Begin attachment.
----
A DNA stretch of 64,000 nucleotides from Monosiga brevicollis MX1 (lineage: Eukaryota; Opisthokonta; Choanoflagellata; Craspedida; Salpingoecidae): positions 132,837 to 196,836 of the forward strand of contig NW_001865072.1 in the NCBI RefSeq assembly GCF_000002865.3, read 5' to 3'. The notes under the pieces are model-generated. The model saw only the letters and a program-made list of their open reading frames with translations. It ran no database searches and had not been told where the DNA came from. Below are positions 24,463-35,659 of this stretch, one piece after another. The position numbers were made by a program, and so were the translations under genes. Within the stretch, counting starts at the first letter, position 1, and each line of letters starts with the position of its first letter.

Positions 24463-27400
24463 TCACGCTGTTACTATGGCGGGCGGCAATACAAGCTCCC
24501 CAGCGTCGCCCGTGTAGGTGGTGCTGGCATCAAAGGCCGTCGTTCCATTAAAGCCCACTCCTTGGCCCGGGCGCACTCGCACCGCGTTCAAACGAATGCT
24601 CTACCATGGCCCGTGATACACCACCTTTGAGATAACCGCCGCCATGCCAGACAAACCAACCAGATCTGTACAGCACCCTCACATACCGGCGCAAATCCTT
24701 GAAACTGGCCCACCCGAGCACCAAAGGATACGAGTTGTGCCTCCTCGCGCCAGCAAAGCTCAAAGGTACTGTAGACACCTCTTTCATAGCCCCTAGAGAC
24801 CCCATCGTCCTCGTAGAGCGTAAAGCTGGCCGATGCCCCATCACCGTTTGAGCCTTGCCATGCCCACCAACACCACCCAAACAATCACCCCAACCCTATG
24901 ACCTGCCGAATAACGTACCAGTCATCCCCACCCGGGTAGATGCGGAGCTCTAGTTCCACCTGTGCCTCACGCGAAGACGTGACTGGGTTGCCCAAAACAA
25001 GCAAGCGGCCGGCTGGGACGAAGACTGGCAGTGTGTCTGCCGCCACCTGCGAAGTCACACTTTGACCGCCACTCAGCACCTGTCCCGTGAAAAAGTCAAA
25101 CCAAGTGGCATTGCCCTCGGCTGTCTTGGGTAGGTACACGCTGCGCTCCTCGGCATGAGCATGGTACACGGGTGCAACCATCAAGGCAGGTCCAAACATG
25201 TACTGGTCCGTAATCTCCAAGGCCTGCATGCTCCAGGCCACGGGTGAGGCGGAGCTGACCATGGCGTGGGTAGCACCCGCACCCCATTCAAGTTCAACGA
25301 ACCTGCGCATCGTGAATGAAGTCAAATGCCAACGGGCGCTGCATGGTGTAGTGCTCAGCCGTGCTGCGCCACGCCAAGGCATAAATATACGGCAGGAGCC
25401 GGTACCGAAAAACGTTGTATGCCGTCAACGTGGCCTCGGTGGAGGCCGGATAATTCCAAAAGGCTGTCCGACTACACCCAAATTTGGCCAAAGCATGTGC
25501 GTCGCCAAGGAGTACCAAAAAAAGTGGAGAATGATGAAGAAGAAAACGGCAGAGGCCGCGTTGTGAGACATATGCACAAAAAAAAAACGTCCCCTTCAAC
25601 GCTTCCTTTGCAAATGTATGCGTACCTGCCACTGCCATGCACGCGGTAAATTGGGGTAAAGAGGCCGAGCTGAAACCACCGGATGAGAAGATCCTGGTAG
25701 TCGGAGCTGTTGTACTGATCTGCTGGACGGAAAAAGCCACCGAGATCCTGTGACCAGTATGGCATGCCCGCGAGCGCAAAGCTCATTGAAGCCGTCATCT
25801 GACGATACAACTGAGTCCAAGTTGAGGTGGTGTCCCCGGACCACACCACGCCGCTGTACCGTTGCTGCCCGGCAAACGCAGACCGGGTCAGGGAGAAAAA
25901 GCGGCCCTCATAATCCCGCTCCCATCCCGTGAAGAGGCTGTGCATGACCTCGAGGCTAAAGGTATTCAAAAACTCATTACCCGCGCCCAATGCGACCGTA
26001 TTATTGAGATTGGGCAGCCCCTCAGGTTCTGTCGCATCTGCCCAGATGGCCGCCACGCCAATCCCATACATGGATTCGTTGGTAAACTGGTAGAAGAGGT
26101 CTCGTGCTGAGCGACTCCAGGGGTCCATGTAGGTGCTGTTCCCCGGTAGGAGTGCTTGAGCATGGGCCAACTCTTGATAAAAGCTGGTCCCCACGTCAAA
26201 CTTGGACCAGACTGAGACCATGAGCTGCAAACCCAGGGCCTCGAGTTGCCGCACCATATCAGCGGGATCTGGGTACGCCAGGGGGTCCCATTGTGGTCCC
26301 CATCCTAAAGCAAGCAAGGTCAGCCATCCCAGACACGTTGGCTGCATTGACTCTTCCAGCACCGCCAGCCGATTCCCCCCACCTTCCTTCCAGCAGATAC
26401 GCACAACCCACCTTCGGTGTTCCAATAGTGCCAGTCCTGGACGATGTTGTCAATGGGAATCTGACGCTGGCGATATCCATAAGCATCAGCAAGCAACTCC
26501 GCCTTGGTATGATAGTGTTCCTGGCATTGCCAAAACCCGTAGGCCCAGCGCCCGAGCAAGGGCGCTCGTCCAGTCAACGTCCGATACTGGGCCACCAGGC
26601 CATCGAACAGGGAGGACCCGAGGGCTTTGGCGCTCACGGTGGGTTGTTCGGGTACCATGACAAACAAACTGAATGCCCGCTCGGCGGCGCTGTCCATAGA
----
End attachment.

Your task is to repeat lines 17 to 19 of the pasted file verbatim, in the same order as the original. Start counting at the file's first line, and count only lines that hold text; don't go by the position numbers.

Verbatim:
25801 GACGATACAACTGAGTCCAAGTTGAGGTGGTGTCCCCGGACCACACCACGCCGCTGTACCGTTGCTGCCCGGCAAACGCAGACCGGGTCAGGGAGAAAAA
25901 GCGGCCCTCATAATCCCGCTCCCATCCCGTGAAGAGGCTGTGCATGACCTCGAGGCTAAAGGTATTCAAAAACTCATTACCCGCGCCCAATGCGACCGTA
26001 TTATTGAGATTGGGCAGCCCCTCAGGTTCTGTCGCATCTGCCCAGATGGCCGCCACGCCAATCCCATACATGGATTCGTTGGTAAACTGGTAGAAGAGGT